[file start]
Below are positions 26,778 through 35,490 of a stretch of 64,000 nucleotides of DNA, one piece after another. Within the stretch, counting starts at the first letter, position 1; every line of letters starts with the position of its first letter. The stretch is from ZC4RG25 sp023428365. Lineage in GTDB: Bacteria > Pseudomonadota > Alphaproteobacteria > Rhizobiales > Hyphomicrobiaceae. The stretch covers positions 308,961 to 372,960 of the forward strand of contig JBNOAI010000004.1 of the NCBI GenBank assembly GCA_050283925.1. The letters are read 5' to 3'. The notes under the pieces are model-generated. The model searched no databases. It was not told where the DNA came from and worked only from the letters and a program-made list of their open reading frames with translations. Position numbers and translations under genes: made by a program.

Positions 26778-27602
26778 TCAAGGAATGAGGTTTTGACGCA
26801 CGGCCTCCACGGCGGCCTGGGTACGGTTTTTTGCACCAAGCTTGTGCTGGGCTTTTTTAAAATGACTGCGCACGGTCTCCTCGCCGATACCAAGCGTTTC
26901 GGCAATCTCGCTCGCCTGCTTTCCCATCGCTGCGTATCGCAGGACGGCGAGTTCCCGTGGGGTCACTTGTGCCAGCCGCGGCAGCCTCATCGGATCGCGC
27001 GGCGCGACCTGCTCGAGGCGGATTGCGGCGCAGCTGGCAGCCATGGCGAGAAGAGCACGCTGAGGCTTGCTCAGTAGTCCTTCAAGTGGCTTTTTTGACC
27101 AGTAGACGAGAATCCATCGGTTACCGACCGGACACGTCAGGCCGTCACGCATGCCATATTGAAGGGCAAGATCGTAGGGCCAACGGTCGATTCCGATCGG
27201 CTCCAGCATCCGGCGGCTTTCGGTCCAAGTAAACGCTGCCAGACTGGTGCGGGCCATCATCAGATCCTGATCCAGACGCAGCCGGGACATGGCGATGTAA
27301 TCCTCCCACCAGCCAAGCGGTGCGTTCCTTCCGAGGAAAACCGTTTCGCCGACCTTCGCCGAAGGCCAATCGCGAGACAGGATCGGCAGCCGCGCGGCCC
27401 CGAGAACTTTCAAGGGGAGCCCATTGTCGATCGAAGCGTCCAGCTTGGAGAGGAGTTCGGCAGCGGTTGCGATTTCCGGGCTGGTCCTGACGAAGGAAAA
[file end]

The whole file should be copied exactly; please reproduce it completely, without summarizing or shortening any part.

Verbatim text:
Below are positions 26,778 through 35,490 of a stretch of 64,000 nucleotides of DNA, one piece after another. Within the stretch, counting starts at the first letter, position 1; every line of letters starts with the position of its first letter. The stretch is from ZC4RG25 sp023428365. Lineage in GTDB: Bacteria > Pseudomonadota > Alphaproteobacteria > Rhizobiales > Hyphomicrobiaceae. The stretch covers positions 308,961 to 372,960 of the forward strand of contig JBNOAI010000004.1 of the NCBI GenBank assembly GCA_050283925.1. The letters are read 5' to 3'. The notes under the pieces are model-generated. The model searched no databases. It was not told where the DNA came from and worked only from the letters and a program-made list of their open reading frames with translations. Position numbers and translations under genes: made by a program.

Positions 26778-27602
26778 TCAAGGAATGAGGTTTTGACGCA
26801 CGGCCTCCACGGCGGCCTGGGTACGGTTTTTTGCACCAAGCTTGTGCTGGGCTTTTTTAAAATGACTGCGCACGGTCTCCTCGCCGATACCAAGCGTTTC
26901 GGCAATCTCGCTCGCCTGCTTTCCCATCGCTGCGTATCGCAGGACGGCGAGTTCCCGTGGGGTCACTTGTGCCAGCCGCGGCAGCCTCATCGGATCGCGC
27001 GGCGCGACCTGCTCGAGGCGGATTGCGGCGCAGCTGGCAGCCATGGCGAGAAGAGCACGCTGAGGCTTGCTCAGTAGTCCTTCAAGTGGCTTTTTTGACC
27101 AGTAGACGAGAATCCATCGGTTACCGACCGGACACGTCAGGCCGTCACGCATGCCATATTGAAGGGCAAGATCGTAGGGCCAACGGTCGATTCCGATCGG
27201 CTCCAGCATCCGGCGGCTTTCGGTCCAAGTAAACGCTGCCAGACTGGTGCGGGCCATCATCAGATCCTGATCCAGACGCAGCCGGGACATGGCGATGTAA
27301 TCCTCCCACCAGCCAAGCGGTGCGTTCCTTCCGAGGAAAACCGTTTCGCCGACCTTCGCCGAAGGCCAATCGCGAGACAGGATCGGCAGCCGCGCGGCCC
27401 CGAGAACTTTCAAGGGGAGCCCATTGTCGATCGAAGCGTCCAGCTTGGAGAGGAGTTCGGCAGCGGTTGCGATTTCCGGGCTGGTCCTGACGAAGGAAAA